SLM Book Club: 'The Lost Apothecary' | May 2021

May 6, 2021

article & photo by lindsay blackburn

Hello readers! Welcome to Lindsay’s Library. I’ll be sharing book reviews, reading tips, and other related content for the Simply Local community. I hope my recommendations will spark engaging online discussions, just as if we’re new friends sitting across the table from one another in my home library. Whether you’re an avid bookworm, an occasional reader or a reluctant one, pull up a seat and get cozy. You’re invited to join the conversation.

Let’s chat about The Lost Apothecary.

Do you enjoy dual timeline books?

If you are unfamiliar with the term, it refers to books that include two (or more) different plots that connect at some point. Each story has its own characters, setting and time period. It’s a literary device often used by historical fiction writers, in particular.

I love dual timeline books! I’m always interested to find out how the two stories intersect with one another.

The Lost Apothecary revolves around three characters: Caroline in the present day and Nella and Eliza in the late 1700s.

Caroline and her husband planned to celebrate their tenth anniversary in London. When she finds out he’s been unfaithful, Caroline decides to travel alone and consider her next steps in the relationship. While on a tour alongside the River Thames, she discovers a small vial with a bear insignia. An aspiring historian, Caroline’s curiosity is piqued. She begins to research the origins of the bottle. It’s a nice distraction from the sorrow in her personal life and provides a new adventure and mystery to solve.

In a London apothecary shop in Bear Alley, a cryptic woman named Nella creates natural remedies for all kinds of ailments. From a concealed back cellar, she also sells vials of poison for women to use against men who abuse, cheat, or oppress them. Although her help is morally reprehensible, a married woman had no rights independent of her husband. It may be her only method of escape. Nella’s strict rules prevent misuse. She requires the details of each dispensed vial (name, date, drug, and method) to be registered in her ledger and insists that women never use the fatal doses against other women.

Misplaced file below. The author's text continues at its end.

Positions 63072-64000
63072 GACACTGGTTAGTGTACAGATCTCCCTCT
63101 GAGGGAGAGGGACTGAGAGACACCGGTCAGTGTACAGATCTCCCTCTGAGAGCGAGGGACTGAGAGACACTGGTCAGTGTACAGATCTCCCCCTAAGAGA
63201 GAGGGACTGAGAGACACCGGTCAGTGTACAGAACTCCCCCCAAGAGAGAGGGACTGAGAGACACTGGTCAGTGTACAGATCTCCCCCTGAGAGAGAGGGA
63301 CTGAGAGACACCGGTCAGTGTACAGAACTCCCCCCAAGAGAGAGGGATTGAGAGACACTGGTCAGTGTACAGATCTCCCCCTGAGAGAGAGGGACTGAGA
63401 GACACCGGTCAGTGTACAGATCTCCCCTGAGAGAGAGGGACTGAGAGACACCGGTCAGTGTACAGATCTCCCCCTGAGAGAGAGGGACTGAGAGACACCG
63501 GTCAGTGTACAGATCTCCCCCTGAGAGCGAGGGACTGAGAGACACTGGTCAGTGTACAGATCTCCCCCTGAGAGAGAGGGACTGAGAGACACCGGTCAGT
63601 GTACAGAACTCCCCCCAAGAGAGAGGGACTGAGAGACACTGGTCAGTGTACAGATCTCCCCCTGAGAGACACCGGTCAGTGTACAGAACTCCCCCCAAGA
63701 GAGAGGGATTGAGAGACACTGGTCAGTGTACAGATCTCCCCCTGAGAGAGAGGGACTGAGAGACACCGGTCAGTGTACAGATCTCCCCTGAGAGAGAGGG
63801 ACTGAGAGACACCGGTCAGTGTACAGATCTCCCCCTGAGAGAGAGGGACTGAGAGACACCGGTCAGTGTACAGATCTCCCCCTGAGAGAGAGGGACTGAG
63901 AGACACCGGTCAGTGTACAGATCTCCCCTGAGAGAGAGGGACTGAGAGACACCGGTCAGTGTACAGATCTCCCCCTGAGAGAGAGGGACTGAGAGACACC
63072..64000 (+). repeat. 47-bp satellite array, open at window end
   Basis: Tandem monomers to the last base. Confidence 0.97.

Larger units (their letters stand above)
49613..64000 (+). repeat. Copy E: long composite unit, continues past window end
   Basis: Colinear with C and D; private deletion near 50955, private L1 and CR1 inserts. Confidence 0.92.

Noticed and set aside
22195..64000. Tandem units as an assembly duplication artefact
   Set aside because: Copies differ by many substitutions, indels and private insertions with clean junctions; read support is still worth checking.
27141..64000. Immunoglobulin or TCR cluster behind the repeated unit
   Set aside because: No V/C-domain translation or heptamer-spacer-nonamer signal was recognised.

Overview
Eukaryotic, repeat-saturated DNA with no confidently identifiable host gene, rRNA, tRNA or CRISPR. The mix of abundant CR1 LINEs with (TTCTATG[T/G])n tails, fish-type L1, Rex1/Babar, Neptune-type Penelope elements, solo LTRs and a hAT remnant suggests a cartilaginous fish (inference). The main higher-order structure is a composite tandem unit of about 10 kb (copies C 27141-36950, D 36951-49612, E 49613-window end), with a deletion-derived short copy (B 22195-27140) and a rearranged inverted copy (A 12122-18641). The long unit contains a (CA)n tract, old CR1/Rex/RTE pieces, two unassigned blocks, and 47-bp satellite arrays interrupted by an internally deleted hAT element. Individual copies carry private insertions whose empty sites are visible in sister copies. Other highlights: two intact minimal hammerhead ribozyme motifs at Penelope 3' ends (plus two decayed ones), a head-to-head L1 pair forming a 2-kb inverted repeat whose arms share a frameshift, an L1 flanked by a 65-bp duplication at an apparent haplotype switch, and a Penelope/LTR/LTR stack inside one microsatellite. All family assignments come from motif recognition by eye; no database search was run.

One day, a precocious girl named Eliza walks in to purchase a vial for her wealthy mistress. Despite Nella’s attempts to shield the girl from the shop’s secrets and keep a distance, Eliza’s curiosity compels her to return and inquire about the potions. In time, she develops a friendship and apprenticeship with the older woman, despite Nella’s initial reluctance.

You’ll have to read the book to find out what happens to Caroline, Nella, and Eliza. I’ll just say that when it all comes together, the reader is left with such a satisfying ending.

I liked this debut novel for its sheer entertainment value. It’s a quick read and the content isn’t dark, despite the purpose of Nella’s apothecary. Plus, I always appreciate books set in London. It’s one of my favorite cities in the world. The dual timeline added to my enjoyment.

Have you read The Lost Apothecary?

Share your thoughts on Simply Local’s Facebook post. To purchase the book, please visit our local bookstore, This House of Books, in the heart of downtown Billings. While in the neighborhood, swing by Ebon Coffee Collective at their new location inside Wise Wonders Science and Discovery Museum for a butterfly pea flower tea latte, like the one pictured above. Thank you, Ebon, for this beautiful brew!

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